Witherspoon joined UTEP in the fall of 2000 as chair of the Department of Communication.

During the Dean’s Legacy Lecture this spring, Witherspoon recalled that shortly before she started her new job, her oldest son, Terry, told her that the people at UTEP really wanted her to come to the University, and she better not let them down.

Looking back, she said, “I hope I didn’t.”

At UTEP, Witherspoon hit the ground running. In 2002, she established the Sam Donaldson Center for Communication Studies, which provides academic enrichment for communication majors, communication programs to high school students, and continuing education and training for media and communication professionals.

The center’s inaugural event, “An Evening with Sam Donaldson,” in 2003 attracted top journalists, including Dan Rather, Helen Thomas, George Will and Ted Koppel, White House press secretaries and major news stations. The event raised more than $100,000 for the center’s endowment.

“That was a wonderful evening to remember and to honor Sam Donaldson, but it was also wonderful to see (these journalists) come out and hear about UTEP,” Witherspoon recalled.

In August 2008, Witherspoon was named dean of the University’s Graduate School. She held that position until 2010, when she became acting dean of COLA, UTEP’s largest and most varied college with nearly 7,000 students. A year later, she was appointed the college’s dean.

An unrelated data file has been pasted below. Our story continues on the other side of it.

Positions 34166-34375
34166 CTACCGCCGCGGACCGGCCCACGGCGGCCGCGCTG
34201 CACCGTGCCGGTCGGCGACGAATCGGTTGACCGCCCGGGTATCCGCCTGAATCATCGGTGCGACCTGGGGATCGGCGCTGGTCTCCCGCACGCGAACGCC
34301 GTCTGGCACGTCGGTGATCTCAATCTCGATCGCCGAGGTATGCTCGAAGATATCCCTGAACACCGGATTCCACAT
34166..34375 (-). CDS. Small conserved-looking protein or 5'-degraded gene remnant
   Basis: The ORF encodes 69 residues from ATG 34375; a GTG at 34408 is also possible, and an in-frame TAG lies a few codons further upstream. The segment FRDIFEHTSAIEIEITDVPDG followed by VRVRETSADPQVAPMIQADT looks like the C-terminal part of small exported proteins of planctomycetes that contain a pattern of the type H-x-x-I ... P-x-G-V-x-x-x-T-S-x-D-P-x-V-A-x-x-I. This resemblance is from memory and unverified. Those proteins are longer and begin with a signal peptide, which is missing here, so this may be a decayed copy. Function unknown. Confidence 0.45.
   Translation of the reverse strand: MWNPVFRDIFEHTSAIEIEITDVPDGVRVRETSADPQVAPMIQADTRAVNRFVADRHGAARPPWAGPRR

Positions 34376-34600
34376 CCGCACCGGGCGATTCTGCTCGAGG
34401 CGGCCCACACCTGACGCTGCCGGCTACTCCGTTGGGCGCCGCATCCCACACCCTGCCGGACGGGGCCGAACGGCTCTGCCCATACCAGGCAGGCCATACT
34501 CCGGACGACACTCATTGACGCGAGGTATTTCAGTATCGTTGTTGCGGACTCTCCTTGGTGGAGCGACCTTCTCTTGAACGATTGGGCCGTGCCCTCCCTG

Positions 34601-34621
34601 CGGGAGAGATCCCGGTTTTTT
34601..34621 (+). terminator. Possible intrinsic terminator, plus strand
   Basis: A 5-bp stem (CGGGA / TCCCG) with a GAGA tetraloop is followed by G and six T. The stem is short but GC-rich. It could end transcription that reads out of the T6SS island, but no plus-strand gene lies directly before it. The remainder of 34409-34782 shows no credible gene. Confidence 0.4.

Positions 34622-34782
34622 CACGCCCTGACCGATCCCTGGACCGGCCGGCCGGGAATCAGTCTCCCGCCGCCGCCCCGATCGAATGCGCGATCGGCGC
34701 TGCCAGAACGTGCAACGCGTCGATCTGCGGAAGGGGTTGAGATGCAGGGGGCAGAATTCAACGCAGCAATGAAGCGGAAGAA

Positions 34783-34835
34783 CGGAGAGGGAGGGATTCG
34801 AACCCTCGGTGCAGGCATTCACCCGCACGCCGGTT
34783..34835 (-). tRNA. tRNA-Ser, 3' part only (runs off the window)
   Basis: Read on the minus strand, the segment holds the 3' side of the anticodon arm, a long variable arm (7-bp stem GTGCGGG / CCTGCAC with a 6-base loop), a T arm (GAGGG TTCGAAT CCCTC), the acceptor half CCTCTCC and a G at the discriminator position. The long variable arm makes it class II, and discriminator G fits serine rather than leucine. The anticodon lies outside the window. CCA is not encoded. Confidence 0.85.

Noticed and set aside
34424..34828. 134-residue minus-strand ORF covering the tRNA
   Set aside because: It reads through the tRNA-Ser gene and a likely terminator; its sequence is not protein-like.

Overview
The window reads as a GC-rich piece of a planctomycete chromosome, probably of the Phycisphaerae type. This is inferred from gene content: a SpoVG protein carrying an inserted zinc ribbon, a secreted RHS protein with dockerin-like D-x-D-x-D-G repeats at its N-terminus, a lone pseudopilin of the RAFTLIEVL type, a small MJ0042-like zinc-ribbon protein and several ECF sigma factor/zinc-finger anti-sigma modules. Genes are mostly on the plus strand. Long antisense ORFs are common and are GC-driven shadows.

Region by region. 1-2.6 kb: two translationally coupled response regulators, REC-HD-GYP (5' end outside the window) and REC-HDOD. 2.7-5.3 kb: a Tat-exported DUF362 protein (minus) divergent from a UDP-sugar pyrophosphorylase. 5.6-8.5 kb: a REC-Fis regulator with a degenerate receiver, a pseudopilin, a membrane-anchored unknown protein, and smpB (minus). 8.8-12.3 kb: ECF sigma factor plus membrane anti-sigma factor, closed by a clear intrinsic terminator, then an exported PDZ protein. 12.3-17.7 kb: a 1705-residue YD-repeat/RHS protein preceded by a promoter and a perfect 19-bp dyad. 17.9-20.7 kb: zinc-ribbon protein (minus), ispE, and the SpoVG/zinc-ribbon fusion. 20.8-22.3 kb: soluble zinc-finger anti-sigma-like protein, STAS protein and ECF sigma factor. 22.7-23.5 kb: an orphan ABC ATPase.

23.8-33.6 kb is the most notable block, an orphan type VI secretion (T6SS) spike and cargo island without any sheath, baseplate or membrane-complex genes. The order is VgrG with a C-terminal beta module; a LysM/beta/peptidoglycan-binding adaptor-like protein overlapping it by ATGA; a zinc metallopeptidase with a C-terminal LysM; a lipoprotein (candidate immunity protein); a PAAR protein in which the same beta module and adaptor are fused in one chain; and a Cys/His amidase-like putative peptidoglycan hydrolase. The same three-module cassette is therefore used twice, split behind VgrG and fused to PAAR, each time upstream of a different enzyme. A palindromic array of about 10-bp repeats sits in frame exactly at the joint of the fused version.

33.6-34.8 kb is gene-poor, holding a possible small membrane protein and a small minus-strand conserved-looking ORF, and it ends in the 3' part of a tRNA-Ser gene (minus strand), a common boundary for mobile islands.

“There are lots of programs, lots of departments, lots of students, not enough faculty, and not enough staff,” Witherspoon said. “That is the beauty of the College of Liberal Arts; there is so much diversity here with the arts, the humanities and the social sciences.”

UTEP Senior Executive Vice President Howard Daudistel, Ph.D., was the college’s dean before Witherspoon. He said that under Witherspoon’s “extraordinary leadership,” the college strengthened its many student success initiatives and strived to continuously improve all of its academic programs.

“Dr. Witherspoon was a vigorous advocate for the many diverse departments and programs in the college and worked hard to recruit the highest quality faculty to support these programs,” Daudistel said. “Always attentive to student needs, Dr. Witherspoon was deeply committed to UTEP’s access and excellence mission while also supporting a diverse faculty of outstanding teachers, extraordinary scholars, researchers and artists.”

During her tenure, Witherspoon worked with faculty to develop forward-thinking programs that would foster student achievement. Among them was the Student Success Initiative in 2014, which provides tutoring and programs that support student academic development, and the Liberal Arts Honors Program (LAHP) in 2012, which offers academic enrichment opportunities to top undergraduate liberal arts students.

Witherspoon said the LAHP has exceeded her expectations.

“Many of our LAHP students go on to graduate school or law school and have wonderful internships in other parts of the country,” she said. “They’re just outstanding.”

Witherspoon credits much of her success to the college’s outstanding faculty and dedicated staff who she said made her look good, even on those days when she did not deserve it.

“It almost never felt like work,” she said with a laugh. Despite her many accomplishments, Witherspoon is most proud of watching students succeed. Her favorite time of year was celebrating the achievements of liberal arts students at UTEP’s spring and winter Commencement ceremonies. From the stage in the Don Haskins Center, Witherspoon would watch as wave after wave of liberal arts graduates walked into the arena, ready to make their mark on the world.